Students return to classrooms as COVID cases, hospitalizations surge
MONTGOMERY, Ala. (WSFA) - As coronavirus cases continue to surge across the U.S., students around the country are heading back to school.
Many parents are now wondering if there really is a way to make schools safe.
“Think about what you can do and what those around you can do to protect yourselves. That’s how we stop this pandemic,” said Former U.S. Surgeon General Dr. Jerome Adams.
The Delta variant of the virus now accounts for more than 93% of new COVID-19 cases. Deaths were up by 42% last week. Hospitalizations are three times higher than a month ago.
“Getting everyone who’s 12 years of age or older fully vaccinated before the school year starts should be number one on everyone’s back-to-school checklist,” said Dr. Nipunie Rajapakse, Pediatric Infectious Disease Specialist at the Mayo Clinic Children’s Center said.
Rajapakse said it is also critical to urge everyone eligible to get vaccinated to help protect those too young to get the vaccine.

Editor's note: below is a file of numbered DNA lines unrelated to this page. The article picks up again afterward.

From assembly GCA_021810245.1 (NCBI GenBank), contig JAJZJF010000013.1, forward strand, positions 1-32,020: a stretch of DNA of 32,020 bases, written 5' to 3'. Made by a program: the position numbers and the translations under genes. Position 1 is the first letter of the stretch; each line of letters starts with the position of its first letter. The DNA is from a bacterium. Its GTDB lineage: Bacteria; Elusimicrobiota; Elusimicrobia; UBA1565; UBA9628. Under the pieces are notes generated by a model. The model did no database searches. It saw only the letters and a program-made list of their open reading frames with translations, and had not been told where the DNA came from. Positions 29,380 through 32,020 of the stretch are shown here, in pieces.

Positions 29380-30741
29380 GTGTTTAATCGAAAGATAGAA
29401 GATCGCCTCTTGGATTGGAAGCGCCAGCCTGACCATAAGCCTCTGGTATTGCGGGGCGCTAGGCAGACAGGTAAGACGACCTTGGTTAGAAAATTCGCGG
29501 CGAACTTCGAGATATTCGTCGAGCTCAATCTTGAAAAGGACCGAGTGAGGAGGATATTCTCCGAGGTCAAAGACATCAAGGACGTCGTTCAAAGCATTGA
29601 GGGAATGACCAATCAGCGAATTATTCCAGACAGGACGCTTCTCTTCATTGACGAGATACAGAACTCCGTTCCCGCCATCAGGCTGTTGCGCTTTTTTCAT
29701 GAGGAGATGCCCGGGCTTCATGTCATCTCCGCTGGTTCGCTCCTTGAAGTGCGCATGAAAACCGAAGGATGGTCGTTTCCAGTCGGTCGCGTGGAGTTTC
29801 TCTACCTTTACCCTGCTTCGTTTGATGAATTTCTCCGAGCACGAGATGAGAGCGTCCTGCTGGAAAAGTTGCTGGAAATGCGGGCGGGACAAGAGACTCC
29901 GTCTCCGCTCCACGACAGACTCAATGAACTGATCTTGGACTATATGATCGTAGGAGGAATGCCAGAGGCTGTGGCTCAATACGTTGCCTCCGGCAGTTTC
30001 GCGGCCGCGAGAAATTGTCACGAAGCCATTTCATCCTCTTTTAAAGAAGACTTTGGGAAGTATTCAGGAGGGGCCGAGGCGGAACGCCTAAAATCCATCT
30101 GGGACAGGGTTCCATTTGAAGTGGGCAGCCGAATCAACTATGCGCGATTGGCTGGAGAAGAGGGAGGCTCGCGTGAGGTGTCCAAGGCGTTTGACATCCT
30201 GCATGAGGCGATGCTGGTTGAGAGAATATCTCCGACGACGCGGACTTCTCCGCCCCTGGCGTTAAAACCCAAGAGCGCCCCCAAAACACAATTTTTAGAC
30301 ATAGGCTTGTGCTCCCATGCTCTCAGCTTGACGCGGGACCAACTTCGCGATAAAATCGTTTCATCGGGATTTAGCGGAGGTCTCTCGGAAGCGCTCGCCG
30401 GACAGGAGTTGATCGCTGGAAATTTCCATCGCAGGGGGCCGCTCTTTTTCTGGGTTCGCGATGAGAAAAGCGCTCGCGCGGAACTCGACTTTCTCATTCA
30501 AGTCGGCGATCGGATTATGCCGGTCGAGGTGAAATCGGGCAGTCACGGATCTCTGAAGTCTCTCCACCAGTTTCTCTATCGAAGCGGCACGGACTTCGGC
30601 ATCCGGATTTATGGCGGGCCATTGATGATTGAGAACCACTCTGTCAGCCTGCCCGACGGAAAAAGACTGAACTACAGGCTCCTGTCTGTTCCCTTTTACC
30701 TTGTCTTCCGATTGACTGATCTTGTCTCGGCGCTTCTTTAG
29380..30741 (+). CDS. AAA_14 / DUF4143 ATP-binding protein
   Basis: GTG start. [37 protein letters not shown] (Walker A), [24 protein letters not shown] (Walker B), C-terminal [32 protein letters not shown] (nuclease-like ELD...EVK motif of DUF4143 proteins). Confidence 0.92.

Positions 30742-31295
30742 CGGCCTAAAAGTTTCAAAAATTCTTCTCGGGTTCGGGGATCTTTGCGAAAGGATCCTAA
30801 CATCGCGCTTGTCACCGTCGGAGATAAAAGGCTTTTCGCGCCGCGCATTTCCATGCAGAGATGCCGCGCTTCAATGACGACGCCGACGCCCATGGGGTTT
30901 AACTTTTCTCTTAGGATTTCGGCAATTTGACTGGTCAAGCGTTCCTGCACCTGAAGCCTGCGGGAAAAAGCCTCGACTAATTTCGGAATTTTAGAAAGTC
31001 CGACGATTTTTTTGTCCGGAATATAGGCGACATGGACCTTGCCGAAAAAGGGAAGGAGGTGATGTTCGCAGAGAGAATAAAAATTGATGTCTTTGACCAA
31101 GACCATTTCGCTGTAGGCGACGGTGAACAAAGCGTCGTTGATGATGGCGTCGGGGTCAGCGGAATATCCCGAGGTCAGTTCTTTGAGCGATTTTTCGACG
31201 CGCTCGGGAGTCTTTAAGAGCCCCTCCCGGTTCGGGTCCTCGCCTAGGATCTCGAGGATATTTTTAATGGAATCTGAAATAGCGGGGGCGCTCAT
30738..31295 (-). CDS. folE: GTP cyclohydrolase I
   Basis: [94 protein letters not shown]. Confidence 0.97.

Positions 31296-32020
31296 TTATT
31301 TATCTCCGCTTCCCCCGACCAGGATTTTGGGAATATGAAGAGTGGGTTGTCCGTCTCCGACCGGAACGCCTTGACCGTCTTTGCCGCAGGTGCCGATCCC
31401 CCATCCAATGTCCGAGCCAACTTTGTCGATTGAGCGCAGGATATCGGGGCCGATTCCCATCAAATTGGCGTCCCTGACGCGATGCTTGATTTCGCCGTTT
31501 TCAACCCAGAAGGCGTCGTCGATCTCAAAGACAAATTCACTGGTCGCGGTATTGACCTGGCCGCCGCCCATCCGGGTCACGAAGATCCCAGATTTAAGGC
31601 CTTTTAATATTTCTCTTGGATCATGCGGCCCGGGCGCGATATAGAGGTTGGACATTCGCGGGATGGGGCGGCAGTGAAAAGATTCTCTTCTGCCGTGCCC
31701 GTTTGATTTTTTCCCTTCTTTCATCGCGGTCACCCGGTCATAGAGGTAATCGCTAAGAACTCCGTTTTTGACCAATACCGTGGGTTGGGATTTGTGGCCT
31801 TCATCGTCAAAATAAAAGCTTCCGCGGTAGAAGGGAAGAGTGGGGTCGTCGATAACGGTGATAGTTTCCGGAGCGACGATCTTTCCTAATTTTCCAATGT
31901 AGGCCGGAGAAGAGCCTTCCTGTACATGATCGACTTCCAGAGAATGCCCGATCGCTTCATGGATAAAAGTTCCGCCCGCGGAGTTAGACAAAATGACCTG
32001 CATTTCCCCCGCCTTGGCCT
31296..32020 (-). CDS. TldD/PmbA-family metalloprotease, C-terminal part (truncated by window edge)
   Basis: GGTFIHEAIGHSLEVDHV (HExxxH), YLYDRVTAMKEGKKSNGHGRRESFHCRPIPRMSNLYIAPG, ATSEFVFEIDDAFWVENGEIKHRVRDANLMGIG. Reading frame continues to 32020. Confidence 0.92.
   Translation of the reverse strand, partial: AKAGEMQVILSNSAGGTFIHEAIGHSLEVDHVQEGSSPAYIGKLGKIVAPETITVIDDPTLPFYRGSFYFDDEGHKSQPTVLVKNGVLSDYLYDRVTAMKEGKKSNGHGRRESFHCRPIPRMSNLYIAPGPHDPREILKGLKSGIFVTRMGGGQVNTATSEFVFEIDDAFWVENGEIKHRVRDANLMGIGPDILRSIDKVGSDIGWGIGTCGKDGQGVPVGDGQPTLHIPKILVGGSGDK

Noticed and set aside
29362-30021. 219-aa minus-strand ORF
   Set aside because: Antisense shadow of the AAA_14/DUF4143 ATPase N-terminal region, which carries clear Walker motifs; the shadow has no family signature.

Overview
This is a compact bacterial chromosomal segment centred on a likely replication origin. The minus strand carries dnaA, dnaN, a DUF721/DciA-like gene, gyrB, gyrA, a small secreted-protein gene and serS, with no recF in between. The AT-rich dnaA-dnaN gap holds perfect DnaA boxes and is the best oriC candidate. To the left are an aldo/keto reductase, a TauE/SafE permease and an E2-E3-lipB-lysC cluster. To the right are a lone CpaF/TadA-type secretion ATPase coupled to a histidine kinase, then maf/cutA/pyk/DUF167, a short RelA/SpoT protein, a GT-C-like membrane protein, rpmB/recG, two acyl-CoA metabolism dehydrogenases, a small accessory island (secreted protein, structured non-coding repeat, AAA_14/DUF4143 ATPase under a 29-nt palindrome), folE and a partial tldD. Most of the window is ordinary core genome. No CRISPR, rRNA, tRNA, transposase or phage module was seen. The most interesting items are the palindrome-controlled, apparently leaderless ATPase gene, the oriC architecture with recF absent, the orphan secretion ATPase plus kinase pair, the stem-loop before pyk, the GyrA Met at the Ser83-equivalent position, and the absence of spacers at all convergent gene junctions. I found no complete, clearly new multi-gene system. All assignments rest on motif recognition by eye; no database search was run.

“It becomes all the more important that we lean heavily on the other preventative strategies that we do have like masking, physical distancing, handwashing, in order to keep them as safe as possible,” Rajapakse said.
While recommendations for schools will vary based on changes in the pandemic, and from one community to the next, more than 90% of the U.S. population right now lives in a county where people should be wearing a mask indoors, according to the latest CDC guidance.
”I would not recommend a brand new first day of school mask because you want to really use one that they have worn before that you know fits well, that they’ll be able to keep on and that they’re comfortable wearing,” said Rajapakse.
Health experts say wearing a mask at school also provides a layer of protection against other respiratory viruses, which can cause symptoms similar to COVID-19.
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